January 21, 2009

The Complex Issue of Prostate Cancer

I hear conflicting reports about prostate cancer and would like an update. Is there anything new?


Prostate cancer risk is a very complex and difficult thing to analyze. We are probably seeing an increase in diagnosis of prostate cancer because of the increasing utilization of the prostate specific antigen (PSA) screening being used in a large segment of the male population. This test uncovers many prostate cancers that may have lain dormant or undiagnosed clinically. The more aggressive cancers are also diagnosed early with the screening, so there are benefits to the screening—but it can cause a lot of anxiety.

The search for dietary causes has not been particularly rewarding, though heavy dairy consumption has been associated in some reports with a small increase in aggressive prostate cancer, but not the more indolent form. The study authors stated that the association was statistically weak but deserved further study. The interesting finding that this effect was 
not seen with full-fat dairy, only the reduced-fat dairy, raises all kinds of questions.
Vitamin D intake is becoming a very prominently discussed topic as far as prostate cancer is concerned, but also for many other disorders. The long-standing recommendations of 400 international units (IUs) per day, while adequate for preventing rickets, appears to be insufficient for many other diseases. Researchers are fairly unanimous in proposing 1,000 IUs per day as being a more desirable level of intake, with up to 2,000 IUs being a possible optimal level. Vitamin D has anticancer properties, as well as antiinflammatory properties. Naturally secured through sunshine’s effect on the skin, many in northern climes, as well as those in sunny areas, do not get enough vitamin D.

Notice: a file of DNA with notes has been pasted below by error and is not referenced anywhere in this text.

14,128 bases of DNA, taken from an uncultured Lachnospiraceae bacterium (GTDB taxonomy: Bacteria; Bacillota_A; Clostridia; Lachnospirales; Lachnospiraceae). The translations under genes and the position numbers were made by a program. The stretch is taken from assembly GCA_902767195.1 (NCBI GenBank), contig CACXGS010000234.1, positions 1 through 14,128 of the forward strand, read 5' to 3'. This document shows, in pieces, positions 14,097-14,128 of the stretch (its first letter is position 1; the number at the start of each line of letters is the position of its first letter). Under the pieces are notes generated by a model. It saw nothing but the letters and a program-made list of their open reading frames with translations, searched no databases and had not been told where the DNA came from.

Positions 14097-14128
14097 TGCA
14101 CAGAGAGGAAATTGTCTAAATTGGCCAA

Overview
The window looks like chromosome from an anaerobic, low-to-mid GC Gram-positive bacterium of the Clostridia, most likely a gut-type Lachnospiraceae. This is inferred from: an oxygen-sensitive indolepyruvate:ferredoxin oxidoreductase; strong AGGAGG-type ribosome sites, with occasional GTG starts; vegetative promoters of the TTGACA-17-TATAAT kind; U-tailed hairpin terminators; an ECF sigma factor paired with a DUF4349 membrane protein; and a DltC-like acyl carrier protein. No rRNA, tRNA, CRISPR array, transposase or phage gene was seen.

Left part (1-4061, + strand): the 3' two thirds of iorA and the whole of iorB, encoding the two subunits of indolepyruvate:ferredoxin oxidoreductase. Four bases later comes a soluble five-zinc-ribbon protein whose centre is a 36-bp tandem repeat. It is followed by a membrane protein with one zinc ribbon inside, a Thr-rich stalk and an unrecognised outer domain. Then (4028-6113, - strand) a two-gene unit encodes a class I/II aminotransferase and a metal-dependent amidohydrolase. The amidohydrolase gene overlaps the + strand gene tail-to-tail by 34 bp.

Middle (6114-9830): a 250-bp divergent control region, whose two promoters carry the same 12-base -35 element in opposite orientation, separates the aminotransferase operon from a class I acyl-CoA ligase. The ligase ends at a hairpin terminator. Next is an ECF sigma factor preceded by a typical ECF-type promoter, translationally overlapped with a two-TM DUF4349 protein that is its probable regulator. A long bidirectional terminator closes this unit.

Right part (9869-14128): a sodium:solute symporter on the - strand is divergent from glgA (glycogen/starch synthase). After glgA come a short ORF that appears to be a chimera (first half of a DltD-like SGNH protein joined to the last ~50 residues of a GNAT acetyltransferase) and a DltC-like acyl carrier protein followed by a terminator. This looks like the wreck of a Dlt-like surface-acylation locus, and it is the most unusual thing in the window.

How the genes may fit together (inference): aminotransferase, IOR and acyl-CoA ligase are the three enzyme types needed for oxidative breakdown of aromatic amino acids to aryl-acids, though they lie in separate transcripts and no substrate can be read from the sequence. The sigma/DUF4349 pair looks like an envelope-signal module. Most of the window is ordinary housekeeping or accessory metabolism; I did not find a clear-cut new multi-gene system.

The human genome has also been unraveled, and from this information scientists are discovering new gene activities. Prostate cancer has a very marked genetic component. Men are at increased risk for prostate cancer in proportion to the number of first-degree relatives they have with the disorder.
In a recently published study by Zheng et al. (The New England Journal of Medicine, Feb. 28, 2008; vol. 358, no. 9, pp. 910-919), the associations between prostate cancer and five genes were explored. The relative risk was shown to vary with the number of genes present reaching as high as 4.47, where four or five of these genetic predisposing genes were functioning. But this 
is not the whole story. When family history was added to the mix, a group of men with a relative risk of 9.46 was identified. With a 400 to 900 percent increased risk, based on genetics, the relatively tiny increases of 20 percent increased risk based on dietary preferences begin to pale in significance.
Clearly, prostate cancer is of a very complex etiology and pathogenesis, and much more work will have to be done before we can crystallize our recommendations into easy, take-home messages. In the meantime, vigilance and a commonsense approach will stand us in good stead. 
Allan R. Handysides, M.B., Ch.B., FRCPC, FRCSC, FACOG, is director of the General Conference Health Ministries Department; Peter N. Landless, M.B., B.Ch., M.Med., F.C.P.(SA), F.A.C.C., is ICPA execu-
tive director and associate director of Health Ministries.
Send your questions to: Ask the Doctors, Adventist Review, 12501 Old Columbia Pike, Silver Spring, Maryland 20904. Or you may send your questions via e-mail to [email protected] While this column is provided as a service to our readers, Drs. Landless and Handysides unfortunately cannot enter into personal and private communication with our readers. We recommend that you consult with your personal physician on all matters of your health.